Three billionaires battle for a bigger slice of Mexico’s telecom market

In one corner: the world’s richest man, with a fortune estimated at $74 billion. In the other: two of the biggest media moguls in Latin America, with power to shape public opinion.

It’s the clash of the titans.

The three Mexican billionaires are battling to expand their already expansive empires and amass an even more massive share of a telecommunications market projected to be worth $35 billion by 2015.

The dispute pits Carlos Slim Helu, who controls most phone service in Mexico, against a couple of TV barons who command most of the eyeballs in the Mexican market. They are Emilio Azcarraga Jean, chairman and chief executive of the nation’s top media conglomerate, Grupo Televisa; and Ricardo Salinas Pliego, chairman of runner-up TV Azteca and Iusacell, Mexico’s No. 3 mobile phone carrier. For years, these scions coexisted peacefully, content to count their profits. Now, technology is dissolving the neat barriers that used to divide their businesses.


As the plutocrats duke it out in the courts, the marketplace and the media, Mexicans are once again reminded how much their economy is dominated by monopolies and oligopolies. It’s a system that has rewarded a few at the expense of many while stunting the nation’s economic growth.

“A battle that should be focused on innovation, the best way to compete and to pass on savings to consumers,” said Denise Dresser, a Mexican analyst highly critical of monopolies, “is instead centered on which oligarch is going to get the biggest slice of the market.”

At the top of the heap is Slim, whose vast holdings include mining, real estate and retail. But the foundation of his empire was built on telecommunications. His Telmex phone company controls about 80% of Mexico’s fixed lines. His wireless carrier America Movil is the largest in Latin America, with its Mexican Telcel unit accounting for 70% of Mexico’s cellphone service. And his Prodigy Infinitum is Mexico’s largest Internet service provider.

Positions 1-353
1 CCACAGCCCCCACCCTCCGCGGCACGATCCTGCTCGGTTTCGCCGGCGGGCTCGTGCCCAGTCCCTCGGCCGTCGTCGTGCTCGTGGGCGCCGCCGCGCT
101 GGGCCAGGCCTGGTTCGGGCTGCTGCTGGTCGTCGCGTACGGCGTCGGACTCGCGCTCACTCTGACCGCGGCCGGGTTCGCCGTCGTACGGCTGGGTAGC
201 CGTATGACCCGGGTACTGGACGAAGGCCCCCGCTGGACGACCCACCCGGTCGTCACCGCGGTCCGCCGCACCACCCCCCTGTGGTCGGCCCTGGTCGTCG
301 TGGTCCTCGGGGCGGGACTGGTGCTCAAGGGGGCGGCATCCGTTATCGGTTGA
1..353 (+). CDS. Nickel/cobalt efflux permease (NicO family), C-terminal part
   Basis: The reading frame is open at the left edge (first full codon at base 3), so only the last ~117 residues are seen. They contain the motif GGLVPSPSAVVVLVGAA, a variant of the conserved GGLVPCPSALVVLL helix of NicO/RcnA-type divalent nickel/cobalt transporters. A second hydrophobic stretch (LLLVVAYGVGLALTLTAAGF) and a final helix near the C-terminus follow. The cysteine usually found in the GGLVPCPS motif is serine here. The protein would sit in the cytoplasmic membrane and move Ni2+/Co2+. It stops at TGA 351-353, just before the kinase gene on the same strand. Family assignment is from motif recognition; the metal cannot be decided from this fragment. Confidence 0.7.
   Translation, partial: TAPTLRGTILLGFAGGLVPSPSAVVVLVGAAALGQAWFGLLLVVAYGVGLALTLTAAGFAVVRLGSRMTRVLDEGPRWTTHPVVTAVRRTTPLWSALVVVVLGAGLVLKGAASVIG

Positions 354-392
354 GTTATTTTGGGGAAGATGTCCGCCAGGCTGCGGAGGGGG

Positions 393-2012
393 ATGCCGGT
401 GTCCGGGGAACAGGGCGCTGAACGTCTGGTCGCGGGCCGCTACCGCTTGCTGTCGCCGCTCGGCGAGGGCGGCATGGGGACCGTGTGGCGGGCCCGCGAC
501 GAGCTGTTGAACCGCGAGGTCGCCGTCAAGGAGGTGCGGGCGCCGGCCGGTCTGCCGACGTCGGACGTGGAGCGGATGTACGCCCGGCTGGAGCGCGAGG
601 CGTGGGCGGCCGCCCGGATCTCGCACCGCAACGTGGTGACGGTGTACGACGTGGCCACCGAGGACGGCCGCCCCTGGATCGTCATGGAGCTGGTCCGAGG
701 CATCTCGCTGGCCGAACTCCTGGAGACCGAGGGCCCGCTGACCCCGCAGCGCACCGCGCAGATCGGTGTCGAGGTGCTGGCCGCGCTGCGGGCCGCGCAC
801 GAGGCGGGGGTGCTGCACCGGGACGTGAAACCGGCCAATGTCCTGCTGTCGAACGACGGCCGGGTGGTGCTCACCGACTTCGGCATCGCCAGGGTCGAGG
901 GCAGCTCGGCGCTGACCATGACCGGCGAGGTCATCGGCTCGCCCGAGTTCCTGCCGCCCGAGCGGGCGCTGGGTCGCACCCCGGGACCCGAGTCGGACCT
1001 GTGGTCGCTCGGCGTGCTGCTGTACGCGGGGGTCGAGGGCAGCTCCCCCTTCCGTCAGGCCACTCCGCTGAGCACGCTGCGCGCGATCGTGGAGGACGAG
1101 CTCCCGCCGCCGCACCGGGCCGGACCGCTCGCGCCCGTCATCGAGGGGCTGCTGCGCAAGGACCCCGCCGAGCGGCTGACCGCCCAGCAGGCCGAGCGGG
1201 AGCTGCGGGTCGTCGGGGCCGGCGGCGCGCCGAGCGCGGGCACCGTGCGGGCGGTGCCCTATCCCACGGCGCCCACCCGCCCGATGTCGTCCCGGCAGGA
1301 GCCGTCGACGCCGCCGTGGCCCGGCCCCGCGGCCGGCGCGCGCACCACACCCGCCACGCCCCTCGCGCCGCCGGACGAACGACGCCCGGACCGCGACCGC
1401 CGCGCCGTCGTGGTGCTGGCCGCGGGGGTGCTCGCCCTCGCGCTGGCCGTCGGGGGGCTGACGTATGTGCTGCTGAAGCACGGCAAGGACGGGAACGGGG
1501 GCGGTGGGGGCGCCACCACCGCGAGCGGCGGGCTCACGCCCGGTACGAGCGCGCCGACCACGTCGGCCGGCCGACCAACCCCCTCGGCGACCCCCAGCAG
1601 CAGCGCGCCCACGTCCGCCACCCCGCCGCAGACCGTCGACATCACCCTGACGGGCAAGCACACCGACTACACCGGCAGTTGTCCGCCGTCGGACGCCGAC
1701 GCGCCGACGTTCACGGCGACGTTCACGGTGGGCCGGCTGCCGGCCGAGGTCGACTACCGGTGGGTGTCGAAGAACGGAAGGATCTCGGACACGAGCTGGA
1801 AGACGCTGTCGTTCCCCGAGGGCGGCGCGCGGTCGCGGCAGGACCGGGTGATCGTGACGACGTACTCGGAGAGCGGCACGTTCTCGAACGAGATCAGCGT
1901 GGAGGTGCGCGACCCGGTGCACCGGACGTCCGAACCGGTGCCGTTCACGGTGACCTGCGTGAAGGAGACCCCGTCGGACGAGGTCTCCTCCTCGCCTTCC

Slim now wants to move into television so that he can offer his customers that service along with their phone and Internet plans — a bundle known here as “triple play.” It’s only fair, he contends, because Televisa and TV Azteca already offer such packages. But the government barred Slim from entering TV and radio when he bought Telmex, the former state phone monopoly, in 1990.

Meanwhile, Azcarraga and Salinas are seeking a bigger chunk of the cellphone market Slim dominates so they can deliver more entertainment content on mobile devices. Telecom competitors have complained for years about high interconnection fees charged by Slim’s phone companies to complete calls on their networks. Azcarraga and Salinas are teaming up to do something about it. Televisa last month agreed to buy a 50% stake in Iusacell, a $1.6-billion deal aimed at bulking up the company’s wireless infrastructure to better compete with Slim.

“Competing against Telmex … is tough,” Azcarraga told a Bloomberg TV interviewer recently when asked about his designs on the phone business. “We want to achieve better opportunities for our investors and users, and I believe they [Slim’s companies] are looking for the same.”

Slim, Azcarraga and Salinas all used to be friends, and they may still be. The latter two, for example, attended the lavish nuptials late last year of Slim’s eldest son, the closest thing here to a royal wedding.

But publicly, the fight is a bitter one.